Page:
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Yes, I think Trump has a fair amount of support because he is seen, rightly or wrongly, as an opponent of this totalizing liberal multi-culti. As Dreher (certainly no Trump fan) recently put it, today's right-wing populism is an equal and opposite reaction to mindless cosmopolitan universalism. And it should not be surprising that he should attract certain "deplorables" on the Right. After all, HRC has her own Prog basket of same: radical abortion supporters, rabid identity-politics promoters (racial and/or sexual), militant SJW's, etc.

I'm currently reading this book:


which I highly recommend. It parallels Kalb's The Tyranny of Liberalism but is additionally interesting because it's written by a veteran anti-Communist from Poland, who has experience in both the post-Communist Polish government and the E.U.

Reading the view of things by an "outsider" provides a perspective which makes both "why's," that of the prominence of progressive intolerance and of the "populist" backlash seem painfully obvious.

The nice thing about Legutko's book is that it is short and direct. What Kalb and Del Noce achieve by documentation and argumentation Legutko backs up by observation and logical dot-connecting.

I think I've seen positive references to that book elsewhere. I'll check it out. I tell myself to quit expending so much thought on this stuff but I can't help it.

Over the weekend I had some conversations with people of pretty conservative views who don't like Trump but who seem to feel that he is definitely in part a backlash against the overreach of the Obama administration.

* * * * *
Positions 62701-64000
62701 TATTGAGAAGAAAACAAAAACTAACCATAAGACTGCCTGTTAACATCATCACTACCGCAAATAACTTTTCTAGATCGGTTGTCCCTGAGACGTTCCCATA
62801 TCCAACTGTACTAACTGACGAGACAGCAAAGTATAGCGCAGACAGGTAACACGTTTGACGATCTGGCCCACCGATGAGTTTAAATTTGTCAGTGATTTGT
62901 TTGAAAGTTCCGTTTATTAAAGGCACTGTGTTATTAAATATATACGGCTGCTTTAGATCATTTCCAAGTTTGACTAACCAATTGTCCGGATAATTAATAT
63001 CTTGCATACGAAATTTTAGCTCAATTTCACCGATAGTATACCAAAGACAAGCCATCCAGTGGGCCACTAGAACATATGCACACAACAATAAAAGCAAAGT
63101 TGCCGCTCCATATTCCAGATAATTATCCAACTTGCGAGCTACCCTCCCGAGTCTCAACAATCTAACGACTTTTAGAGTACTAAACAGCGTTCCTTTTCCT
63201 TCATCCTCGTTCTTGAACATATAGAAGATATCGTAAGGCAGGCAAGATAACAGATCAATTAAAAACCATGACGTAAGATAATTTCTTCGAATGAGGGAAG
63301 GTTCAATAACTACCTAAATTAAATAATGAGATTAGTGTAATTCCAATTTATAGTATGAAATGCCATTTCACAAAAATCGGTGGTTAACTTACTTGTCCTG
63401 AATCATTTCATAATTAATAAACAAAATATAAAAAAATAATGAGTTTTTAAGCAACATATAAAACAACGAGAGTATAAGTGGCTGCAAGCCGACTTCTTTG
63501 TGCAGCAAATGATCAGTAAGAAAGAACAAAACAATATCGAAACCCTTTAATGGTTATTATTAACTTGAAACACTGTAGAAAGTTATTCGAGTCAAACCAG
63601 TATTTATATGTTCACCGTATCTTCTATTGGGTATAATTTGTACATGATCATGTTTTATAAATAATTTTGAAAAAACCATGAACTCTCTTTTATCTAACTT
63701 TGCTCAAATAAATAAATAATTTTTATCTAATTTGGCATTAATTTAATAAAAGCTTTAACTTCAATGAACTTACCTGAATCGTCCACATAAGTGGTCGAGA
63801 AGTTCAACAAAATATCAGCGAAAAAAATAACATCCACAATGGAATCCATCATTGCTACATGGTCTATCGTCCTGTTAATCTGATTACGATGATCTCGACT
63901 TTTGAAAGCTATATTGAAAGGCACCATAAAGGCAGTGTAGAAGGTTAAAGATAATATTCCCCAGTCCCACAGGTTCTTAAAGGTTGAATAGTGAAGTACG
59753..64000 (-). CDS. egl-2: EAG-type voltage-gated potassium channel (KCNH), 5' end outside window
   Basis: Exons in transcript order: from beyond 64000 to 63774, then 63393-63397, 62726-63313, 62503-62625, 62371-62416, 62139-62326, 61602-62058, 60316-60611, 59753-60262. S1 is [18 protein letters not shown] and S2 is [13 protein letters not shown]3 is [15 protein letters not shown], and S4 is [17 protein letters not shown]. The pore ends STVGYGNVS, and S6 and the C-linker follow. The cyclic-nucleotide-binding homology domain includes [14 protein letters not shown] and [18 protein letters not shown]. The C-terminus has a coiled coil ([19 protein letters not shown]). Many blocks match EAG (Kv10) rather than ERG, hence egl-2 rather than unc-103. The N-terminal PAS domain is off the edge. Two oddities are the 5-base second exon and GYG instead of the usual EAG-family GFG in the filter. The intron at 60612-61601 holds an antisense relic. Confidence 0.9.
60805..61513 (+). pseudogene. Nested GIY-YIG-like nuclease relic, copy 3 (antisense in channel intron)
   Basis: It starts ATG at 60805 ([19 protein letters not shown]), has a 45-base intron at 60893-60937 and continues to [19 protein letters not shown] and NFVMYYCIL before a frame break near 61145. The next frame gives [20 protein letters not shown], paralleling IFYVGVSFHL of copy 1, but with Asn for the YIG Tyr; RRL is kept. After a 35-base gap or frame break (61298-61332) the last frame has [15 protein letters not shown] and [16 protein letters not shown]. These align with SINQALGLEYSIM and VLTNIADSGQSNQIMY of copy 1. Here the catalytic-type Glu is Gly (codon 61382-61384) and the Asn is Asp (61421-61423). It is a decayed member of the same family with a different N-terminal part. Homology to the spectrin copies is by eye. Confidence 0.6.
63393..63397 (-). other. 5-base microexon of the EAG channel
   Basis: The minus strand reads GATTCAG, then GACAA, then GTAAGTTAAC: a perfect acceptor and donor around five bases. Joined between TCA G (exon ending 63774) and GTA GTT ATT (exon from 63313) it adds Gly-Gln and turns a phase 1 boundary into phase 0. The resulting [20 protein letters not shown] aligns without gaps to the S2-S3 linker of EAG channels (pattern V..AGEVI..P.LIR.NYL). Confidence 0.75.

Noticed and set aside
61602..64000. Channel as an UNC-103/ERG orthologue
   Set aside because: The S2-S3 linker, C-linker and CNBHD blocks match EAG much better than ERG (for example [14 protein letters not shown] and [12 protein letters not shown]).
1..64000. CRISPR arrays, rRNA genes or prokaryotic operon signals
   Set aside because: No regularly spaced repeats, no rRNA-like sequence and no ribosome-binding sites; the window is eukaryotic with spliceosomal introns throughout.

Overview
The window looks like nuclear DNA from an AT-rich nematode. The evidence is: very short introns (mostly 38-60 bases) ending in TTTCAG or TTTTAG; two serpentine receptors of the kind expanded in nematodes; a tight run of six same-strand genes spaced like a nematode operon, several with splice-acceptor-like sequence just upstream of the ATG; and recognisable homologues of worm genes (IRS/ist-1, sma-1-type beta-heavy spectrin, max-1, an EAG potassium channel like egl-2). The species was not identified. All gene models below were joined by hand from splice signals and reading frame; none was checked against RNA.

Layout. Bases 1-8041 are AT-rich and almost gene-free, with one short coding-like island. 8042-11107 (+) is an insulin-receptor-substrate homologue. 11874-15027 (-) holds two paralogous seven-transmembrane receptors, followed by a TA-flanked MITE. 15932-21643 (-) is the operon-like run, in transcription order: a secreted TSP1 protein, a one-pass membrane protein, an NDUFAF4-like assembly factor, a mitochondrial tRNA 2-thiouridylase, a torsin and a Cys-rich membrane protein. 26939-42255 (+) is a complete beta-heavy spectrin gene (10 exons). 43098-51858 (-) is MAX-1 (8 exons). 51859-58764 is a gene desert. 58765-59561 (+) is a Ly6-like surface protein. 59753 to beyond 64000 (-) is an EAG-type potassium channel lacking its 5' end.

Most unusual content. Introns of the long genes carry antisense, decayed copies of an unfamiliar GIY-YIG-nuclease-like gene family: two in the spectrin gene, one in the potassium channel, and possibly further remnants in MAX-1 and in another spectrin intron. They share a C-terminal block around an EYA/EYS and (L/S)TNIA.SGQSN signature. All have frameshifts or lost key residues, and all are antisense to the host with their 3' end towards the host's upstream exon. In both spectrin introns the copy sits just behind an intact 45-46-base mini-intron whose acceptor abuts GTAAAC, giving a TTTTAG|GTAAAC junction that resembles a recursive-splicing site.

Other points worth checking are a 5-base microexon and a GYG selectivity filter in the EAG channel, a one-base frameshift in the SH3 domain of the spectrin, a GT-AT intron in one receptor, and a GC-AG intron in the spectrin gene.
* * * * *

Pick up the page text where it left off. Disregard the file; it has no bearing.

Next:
Actually I think that if Trump wins the left will take a lesson from it, but the wrong one: not that they went too far, but that their enemies are even more evil than they thought, and that they must therefore redouble their efforts.

No matter what happens in November there are going to be a lot angry people.

It's interesting how once your personal life begins to overtake anything else how trivial politics seem. I'm voting for HRC but am caring less and less what really happens. I believe that whoever wins there will be a real race four years from now. The electorate will not be happy with either candidate as president.

"I tell myself to quit expending so much thought on this stuff but I can't help it."

Ditto. Although I'm not particularly interested in the political side of the thing, but rather in the effect that all this has on the culture at large.

I think that in this upcoming election we are being asked to pick our poison, and that no matter what happens, poison we will get. Being asked if I want to die by arsenic or cyanide is not a debate I'm all that enthused about!

That link to the Kipling Society doesn't work. The website doesn't seem to be there.


Really? It's working fine for me.

That is so odd. I can't get it on my laptop or my KF either. I'll have to try tomorrow at work and see what happens.


I'm already having "difficulties" with some of my closest friends because I've come up publicly stating I won't vote for Trump. It is distressing. I would think the position I'm taking is reasonably, even for a faithful, reasonable, pro-life Catholic who chooses to vote for him. It is like I'm a traitor.

Robert. Talk to me!

I think a reasonable Catholic case can be made for almost any option in this election.

And, sort of replying to Stu and Rob: who's going to be president really should not be this important. It's gotten that way partly because the office has so much power. Also because it's so symbolic.

"Robert. Talk to me!" About what?

I'll email you.


Maclin, does the office have more power now than it used to? I see that many Catholics are very worried about the membership of the Supreme Court.

"I think a reasonable Catholic case can be made for almost any option in this election."

I hate to say it, but yeah.

The office hasn't changed in principle, but the federal government has gotten much more powerful, with the Supreme Court deciding all kinds of things on which the nation is very divided.

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